Getting the board back on requires a certain amount of flexibility, but there are a few things you can do to make it doable. The most important thing that is often forgotten is flying the kite. It’s amazing how much simpler it is to get the board back on if you have time and are not rushing, no different to your socks. If you keep the kite flying above you with the bar in you’ll be floating down, not dropping. And if you’re already near the water, starting your dive will bring the kite up and over 12 o’clock which will actually give you more time. Here Heliarde has oodles of time, but you can see how much room he makes for himself. He is holding the board as far in front of him as possible on an outstretched arm. All he has to do is bring his knees up, aim his feet at the straps and then release the board onto them. If you lift your hand and push your thumb against the deck of the board, it’ll make up for a few decades of not stretching. Once the board is on, lower your undercarriage as you dive the kite.
If you’ve never tried a board off before then working on getting your knees up and grabbing as quickly as possible is a skill that will help no end.
Some kiters also find it easier to control the kite with their front hand centred on the bar, with the centre line between the first two fingers. However, it can feel very unnatural to send the kite like this, so it’s something else you can practice. Alternatively, you can change your front hand position on the way up.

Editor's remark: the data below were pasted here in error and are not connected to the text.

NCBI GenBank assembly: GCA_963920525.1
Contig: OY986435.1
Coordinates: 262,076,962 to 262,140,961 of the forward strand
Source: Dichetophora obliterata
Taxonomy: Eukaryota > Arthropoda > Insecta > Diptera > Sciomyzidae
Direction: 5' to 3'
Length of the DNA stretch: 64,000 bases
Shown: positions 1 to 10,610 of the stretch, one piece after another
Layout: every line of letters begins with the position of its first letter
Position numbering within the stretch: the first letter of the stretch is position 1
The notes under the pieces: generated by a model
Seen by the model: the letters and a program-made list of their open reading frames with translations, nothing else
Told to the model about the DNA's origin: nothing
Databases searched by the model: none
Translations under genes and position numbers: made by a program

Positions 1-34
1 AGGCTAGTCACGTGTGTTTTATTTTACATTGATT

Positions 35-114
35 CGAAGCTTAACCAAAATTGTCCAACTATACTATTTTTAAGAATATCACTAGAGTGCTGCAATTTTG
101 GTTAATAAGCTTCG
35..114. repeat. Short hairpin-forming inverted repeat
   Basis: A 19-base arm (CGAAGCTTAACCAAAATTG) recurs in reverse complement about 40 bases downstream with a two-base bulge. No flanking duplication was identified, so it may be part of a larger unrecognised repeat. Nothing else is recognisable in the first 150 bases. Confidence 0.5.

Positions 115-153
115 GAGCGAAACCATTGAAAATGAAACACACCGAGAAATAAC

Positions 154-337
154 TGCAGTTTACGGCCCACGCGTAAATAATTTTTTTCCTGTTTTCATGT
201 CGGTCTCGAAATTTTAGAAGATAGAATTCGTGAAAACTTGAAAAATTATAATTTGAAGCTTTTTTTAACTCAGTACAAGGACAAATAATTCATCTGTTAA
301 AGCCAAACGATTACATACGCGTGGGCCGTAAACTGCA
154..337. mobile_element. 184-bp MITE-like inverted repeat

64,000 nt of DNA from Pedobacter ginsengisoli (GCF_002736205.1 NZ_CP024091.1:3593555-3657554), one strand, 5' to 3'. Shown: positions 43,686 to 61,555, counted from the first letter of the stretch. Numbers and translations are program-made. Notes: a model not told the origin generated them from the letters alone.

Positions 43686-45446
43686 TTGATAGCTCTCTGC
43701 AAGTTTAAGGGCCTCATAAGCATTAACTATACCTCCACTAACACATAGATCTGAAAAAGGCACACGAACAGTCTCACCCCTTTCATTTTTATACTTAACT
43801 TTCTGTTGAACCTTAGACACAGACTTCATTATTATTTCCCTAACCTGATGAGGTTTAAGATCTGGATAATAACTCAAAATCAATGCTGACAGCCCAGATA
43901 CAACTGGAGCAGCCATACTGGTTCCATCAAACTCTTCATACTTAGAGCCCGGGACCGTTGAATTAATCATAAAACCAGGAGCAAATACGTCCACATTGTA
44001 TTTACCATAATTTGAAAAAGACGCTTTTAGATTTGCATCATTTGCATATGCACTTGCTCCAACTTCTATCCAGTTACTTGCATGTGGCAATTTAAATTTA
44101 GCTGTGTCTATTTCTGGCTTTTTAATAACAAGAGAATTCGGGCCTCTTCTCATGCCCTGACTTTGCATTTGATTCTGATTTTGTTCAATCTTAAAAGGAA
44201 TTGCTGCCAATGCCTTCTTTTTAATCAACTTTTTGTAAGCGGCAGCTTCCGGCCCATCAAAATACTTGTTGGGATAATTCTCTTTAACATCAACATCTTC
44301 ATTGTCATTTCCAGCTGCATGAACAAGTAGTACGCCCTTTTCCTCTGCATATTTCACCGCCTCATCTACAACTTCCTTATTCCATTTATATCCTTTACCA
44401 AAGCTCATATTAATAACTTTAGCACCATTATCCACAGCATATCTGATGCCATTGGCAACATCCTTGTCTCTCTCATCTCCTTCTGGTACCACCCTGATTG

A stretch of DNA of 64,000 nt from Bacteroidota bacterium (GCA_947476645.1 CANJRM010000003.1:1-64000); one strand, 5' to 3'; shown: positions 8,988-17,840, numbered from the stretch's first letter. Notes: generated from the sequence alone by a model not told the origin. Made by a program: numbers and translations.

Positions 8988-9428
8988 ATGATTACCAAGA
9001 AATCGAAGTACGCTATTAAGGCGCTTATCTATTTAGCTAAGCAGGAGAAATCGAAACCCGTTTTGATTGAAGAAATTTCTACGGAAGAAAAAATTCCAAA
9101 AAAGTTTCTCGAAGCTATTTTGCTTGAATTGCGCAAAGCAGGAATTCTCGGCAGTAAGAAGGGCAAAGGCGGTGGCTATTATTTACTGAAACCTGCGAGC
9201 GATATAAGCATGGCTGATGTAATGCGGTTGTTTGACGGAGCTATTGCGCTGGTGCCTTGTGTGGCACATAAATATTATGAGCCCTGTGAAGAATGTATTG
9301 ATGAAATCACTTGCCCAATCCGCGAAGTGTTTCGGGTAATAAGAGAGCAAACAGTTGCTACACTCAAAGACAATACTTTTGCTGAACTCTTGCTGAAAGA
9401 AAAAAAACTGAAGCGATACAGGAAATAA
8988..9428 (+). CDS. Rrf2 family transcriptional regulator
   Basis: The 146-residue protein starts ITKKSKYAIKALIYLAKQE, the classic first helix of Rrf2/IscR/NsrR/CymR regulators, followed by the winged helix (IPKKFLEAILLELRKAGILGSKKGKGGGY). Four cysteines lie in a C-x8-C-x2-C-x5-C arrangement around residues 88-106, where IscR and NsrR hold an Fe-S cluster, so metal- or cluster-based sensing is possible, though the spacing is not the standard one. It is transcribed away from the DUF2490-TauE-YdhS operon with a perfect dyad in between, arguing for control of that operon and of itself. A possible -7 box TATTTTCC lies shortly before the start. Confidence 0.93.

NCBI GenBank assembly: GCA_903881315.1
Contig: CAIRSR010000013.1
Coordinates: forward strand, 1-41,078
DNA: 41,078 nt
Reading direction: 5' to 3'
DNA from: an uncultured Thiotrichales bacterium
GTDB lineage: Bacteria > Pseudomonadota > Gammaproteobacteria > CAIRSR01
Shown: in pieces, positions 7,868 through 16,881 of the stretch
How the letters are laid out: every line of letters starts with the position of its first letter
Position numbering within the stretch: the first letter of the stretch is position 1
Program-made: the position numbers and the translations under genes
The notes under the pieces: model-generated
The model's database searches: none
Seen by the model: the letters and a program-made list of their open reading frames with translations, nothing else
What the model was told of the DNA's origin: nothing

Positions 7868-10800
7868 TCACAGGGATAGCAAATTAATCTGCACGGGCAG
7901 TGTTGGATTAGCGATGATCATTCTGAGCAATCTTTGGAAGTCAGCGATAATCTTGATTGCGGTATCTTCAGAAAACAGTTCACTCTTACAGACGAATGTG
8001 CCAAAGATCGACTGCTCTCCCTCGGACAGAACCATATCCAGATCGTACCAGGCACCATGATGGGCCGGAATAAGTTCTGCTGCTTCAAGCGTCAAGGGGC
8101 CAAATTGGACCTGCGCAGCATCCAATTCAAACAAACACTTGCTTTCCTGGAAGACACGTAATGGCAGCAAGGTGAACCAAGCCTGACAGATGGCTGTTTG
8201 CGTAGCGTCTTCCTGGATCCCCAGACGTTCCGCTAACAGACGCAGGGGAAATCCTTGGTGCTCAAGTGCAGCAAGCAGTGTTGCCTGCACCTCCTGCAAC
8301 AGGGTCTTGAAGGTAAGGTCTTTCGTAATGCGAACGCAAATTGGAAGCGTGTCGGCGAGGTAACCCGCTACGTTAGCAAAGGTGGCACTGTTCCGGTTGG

If all goes wrong in the air try and drop the board below and behind you so that you don’t land on it and it doesn’t land on you.
Now have a look at the videos and sequence for some real-life inspiration.
If you can’t get the board off the chances are that the board is underneath and behind you, so make sure to lift your legs and lean back away from the bar.
If you have trouble controlling the board once you have taken it off. This likely means that you’re travelling too quickly through the air, so concentrate on your elevator take off.
If you’re dropping and running out of time, remember to trim out, keep the bar in and be prepared to redirect and dive for landing even if your feet aren’t in the straps.
- Loosen straps
- Elevator take off
- Knees up quick for board off
- Flick board across and re-grab centre sharpish
- Dive for landing even if feet aren’t yet in
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This technique article was in Issue 67 of IKSURFMAG.